Kelly Serfas, a Certified Veterinary Technician in Bethlehem, PA, contributed to this article.
Screw tail is due to a malformation of one of several vertebrae in the tail. It most commonly occurs in Bulldogs, who have a clear genetic tendency for it. The condition can also rarely occur in pugs, Boston terriers and Manx cats. Other names for the condition include corkscrew tail, ingrown tail, tail fold dermatitis and tail fold intertrigo.
How bad is screw tail?
How severe the condition is depends on how deep the tail fold goes. In some cases, screw tail leads to an infected, painful and itchy skin fold. The tail can partially obstruct the anus, in which case feces and anal sac fluid enhance the skin infection. The tail fold may then become painful and itchy. In most cases, the smell is so terrible, that it is sometimes difficult to breathe near the poor dog!
How is screw tail treated?
Mild cases may be treated medically or conservatively. Skin fold dermatitis, a skin infection between the folds of skin, can be treated with antibiotics by mouth or inside the skin folds along with daily cleaning of the skin folds. Cleaning involves special shampoos, antiseptics, baths or medicated wipes.
Ironically, while cleaning the skin fold helps treat the infection, it can also make it worse. The reason is that bacteria love the environment inside the skin fold because it is dark, warm and moist. Therefore, any liquid or ointment placed inside the skin fold maintains the moisture level. This is a classic, vicious cycle with no end in sight. Most of the clients I see for this problem are frustrated after months or often years of unsuccessful treatments and sometimes exorbitant veterinary bills. Unfortunately, if the case is severe, medical treatment will not be effective.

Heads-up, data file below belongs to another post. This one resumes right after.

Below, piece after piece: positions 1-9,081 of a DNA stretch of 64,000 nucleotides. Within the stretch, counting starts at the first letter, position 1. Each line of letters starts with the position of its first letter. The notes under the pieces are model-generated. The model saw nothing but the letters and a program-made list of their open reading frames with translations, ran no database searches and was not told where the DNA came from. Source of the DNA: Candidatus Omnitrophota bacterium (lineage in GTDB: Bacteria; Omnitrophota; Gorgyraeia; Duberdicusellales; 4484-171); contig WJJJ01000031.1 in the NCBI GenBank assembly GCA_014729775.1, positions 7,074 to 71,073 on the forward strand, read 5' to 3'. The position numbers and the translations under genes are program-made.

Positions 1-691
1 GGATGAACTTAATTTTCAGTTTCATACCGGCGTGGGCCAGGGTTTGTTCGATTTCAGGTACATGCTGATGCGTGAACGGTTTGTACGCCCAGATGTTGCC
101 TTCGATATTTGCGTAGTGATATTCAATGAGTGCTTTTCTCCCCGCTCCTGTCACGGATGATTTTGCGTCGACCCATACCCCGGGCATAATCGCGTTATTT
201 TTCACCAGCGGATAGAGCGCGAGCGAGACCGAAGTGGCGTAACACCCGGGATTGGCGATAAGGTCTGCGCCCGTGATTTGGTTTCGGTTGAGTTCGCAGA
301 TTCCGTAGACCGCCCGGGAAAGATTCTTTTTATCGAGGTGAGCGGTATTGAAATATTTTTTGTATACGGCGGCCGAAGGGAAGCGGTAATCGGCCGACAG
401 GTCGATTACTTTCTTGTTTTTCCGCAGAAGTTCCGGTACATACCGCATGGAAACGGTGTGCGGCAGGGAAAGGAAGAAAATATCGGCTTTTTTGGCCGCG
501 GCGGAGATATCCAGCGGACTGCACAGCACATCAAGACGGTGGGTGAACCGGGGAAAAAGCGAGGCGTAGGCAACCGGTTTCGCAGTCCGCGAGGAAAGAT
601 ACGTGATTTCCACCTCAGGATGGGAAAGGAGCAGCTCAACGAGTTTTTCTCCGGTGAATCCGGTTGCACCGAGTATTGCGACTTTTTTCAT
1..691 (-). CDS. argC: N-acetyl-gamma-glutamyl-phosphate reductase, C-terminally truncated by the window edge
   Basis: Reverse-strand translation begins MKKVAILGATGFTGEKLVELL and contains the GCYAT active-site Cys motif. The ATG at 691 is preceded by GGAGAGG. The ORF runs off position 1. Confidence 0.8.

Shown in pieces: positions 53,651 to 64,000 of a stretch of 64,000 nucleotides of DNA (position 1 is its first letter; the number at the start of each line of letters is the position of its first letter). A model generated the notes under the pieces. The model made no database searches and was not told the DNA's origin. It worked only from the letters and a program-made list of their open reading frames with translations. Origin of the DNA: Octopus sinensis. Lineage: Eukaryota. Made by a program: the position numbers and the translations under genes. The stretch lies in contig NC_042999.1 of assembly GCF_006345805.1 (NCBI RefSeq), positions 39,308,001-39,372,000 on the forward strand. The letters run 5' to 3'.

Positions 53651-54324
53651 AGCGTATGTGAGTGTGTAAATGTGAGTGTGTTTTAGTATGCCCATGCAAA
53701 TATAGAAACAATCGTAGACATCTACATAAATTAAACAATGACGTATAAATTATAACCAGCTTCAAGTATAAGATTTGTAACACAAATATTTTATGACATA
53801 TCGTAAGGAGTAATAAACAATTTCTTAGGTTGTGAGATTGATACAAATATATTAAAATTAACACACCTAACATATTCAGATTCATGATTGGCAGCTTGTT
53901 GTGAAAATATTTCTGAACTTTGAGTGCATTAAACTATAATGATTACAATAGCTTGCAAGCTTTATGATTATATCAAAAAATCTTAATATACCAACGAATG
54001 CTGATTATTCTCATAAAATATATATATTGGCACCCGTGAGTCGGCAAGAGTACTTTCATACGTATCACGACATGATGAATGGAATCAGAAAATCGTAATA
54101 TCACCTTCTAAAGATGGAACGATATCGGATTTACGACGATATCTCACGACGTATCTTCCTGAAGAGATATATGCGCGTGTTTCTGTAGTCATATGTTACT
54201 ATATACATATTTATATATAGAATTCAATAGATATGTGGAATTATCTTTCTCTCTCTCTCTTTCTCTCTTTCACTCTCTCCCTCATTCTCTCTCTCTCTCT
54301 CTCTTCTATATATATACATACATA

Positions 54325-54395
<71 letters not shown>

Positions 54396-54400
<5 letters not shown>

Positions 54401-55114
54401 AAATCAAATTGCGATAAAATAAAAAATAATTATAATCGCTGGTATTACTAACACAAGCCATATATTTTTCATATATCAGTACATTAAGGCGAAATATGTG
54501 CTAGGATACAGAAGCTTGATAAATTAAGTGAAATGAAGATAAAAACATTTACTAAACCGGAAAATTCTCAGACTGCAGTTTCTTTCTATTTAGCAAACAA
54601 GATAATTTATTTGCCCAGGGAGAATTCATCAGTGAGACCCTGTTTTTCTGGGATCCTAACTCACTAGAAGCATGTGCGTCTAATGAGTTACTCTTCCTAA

Surgery to fix screw tail
The best way to treat a bad case of screw tail is surgery. This entails removing the end of the tail and the infected skin fold in order to end up with a clean area. This is a fairly technical and challenging procedure, which is typically performed by a surgeon.
The challenges include:
- Working in a filthy area (both because of the infection in the tail fold and because of the proximity of the anus). We certainly scrub the skin as thoroughly as possible, but there is a mild risk of infection.
- Exactly the right amount of skin needs to be sacrificed (enough skin to get rid of all of the infected tissue, and not so much that the skin can’t be stitched up nicely).
- Many bulldogs are incapable of licking the area. Therefore, most are very lucky to go home without an E. collar or plastic cone around their necks. However, it can be difficult to prevent these patients from scooting, which may have become a habit after years of itching. Scooting can cause problems with proper healing of the incision.
I also frequently hear concerns about fecal incontinence from colleagues and pet guardians, but this is a very rare complication when the surgery is performed by an experienced surgeon.
Despite the technical challenges, most patients fortunately do very well after surgery. The owner can finally stop cleaning the mess and giving oral medications. The dog can finally enjoy life without being constantly painful and itchy.
If you have any questions or concerns, you should always visit or call your veterinarian -- they are your best resource to ensure the health and well-being of your pets.